And now you're working with Teki Latex [of French rap group TTC] and his label Sound Pellegrino. Have you tried producing for him? That's definitely what I want to do! The problem with Teki is that he doesn't want to rap anymore! He's worked on reggaeton tracks with me, but he loves doing hooks. We always speak about that, but he's still reluctant. He's great though, he's like, "I can speak in English or Spanish or whatever you want. Let's do this!" So hopefully we'll definitely do something. That's actually what I'd prefer producing, and I'll work on things but then they'll just die. Because you won't have anyone close enough to rap on it. and when you send it to an A&R it gets lost in the bigger process.

Then there are groups like Zonora Point, those rappers from Chile I told you about. They're my favorite Spanish-speaking rappers, but they're not known very well outside of Chile. I like working with them a lot because I like their lyrics, I love their flows and their swag and everything. All of that is important. Rap in France is dead, basically.

The Latin influence in crossover dance music is huge right now. How do you feel about Moombahton? Moombahton? When I hear it in the club, I like it. I like dancing to it, but it's just slowed-up Dutch house, and for me, Dutch house was just sped-up reggaeton. For me, it's like we're just going backwards or going back to that. What I don't like about it is that I don't think it's sexy at all. It loses the sexiness that's already in dancehall. It just reminds me of Dutch house too much. It's too square. But otherwise, it's nice to have those rhythms in that kind of dance music, I guess. Those are rhythms that I like. So, I guess I do like something about it.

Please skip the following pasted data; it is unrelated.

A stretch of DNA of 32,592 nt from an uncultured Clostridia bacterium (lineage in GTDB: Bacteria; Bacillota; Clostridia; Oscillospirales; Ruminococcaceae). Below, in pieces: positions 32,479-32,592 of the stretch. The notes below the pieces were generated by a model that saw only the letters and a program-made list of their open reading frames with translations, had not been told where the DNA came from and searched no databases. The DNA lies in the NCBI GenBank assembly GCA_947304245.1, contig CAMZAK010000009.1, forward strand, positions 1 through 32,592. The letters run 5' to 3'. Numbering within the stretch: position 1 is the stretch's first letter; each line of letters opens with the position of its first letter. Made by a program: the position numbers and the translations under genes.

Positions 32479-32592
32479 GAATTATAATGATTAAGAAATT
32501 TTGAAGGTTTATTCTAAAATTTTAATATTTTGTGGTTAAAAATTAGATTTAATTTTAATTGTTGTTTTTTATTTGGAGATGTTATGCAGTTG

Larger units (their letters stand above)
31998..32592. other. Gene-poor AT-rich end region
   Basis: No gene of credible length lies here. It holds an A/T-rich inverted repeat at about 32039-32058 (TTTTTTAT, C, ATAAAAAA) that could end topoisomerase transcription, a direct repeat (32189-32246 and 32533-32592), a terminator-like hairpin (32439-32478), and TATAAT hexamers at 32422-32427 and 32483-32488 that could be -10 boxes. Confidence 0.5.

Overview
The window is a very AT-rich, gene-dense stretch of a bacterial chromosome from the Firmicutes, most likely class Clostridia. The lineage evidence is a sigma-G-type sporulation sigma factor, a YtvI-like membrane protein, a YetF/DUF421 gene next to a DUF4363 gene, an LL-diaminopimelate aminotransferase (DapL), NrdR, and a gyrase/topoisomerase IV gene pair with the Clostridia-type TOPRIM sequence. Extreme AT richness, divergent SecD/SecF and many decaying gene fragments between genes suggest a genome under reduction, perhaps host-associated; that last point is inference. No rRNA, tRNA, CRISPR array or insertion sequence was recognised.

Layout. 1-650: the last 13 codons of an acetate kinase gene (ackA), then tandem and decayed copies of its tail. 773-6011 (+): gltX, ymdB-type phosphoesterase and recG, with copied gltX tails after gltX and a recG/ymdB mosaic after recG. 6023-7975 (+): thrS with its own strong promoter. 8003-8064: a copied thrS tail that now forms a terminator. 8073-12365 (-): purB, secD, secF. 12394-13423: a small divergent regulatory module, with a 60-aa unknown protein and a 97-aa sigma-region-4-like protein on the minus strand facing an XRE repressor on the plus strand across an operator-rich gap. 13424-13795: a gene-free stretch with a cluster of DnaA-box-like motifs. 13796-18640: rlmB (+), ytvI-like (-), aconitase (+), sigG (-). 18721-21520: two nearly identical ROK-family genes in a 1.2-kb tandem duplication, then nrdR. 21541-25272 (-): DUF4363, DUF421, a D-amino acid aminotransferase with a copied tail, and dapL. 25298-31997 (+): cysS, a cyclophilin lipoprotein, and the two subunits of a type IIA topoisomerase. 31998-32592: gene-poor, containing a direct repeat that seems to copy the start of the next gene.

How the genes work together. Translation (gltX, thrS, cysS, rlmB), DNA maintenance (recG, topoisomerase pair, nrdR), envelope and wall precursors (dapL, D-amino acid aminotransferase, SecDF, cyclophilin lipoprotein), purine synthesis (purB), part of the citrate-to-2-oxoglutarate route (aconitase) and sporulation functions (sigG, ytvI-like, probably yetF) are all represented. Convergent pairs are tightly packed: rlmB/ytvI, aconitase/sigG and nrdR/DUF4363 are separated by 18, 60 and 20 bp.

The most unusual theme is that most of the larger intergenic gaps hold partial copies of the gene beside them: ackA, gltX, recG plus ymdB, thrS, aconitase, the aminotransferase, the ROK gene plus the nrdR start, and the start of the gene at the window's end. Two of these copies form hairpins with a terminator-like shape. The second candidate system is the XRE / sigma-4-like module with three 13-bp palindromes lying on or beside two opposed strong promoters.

Tell me about making "Bad Gal" with Robyn and Savage Skulls. That song was fun. I met [Savage Skulls] in Stockholm after they were harassing me to come play with them a while ago. So when I did go, we basically had the same tastes, and I stayed an extra day just to work with them. We all love cheesy music, and tend to go to the most cheesy part of music. It's kind of bad, actually (laughs). But at least we do all have the same likes, so when the three of us work together, it's very fast and easy. They're such nice dudes, too.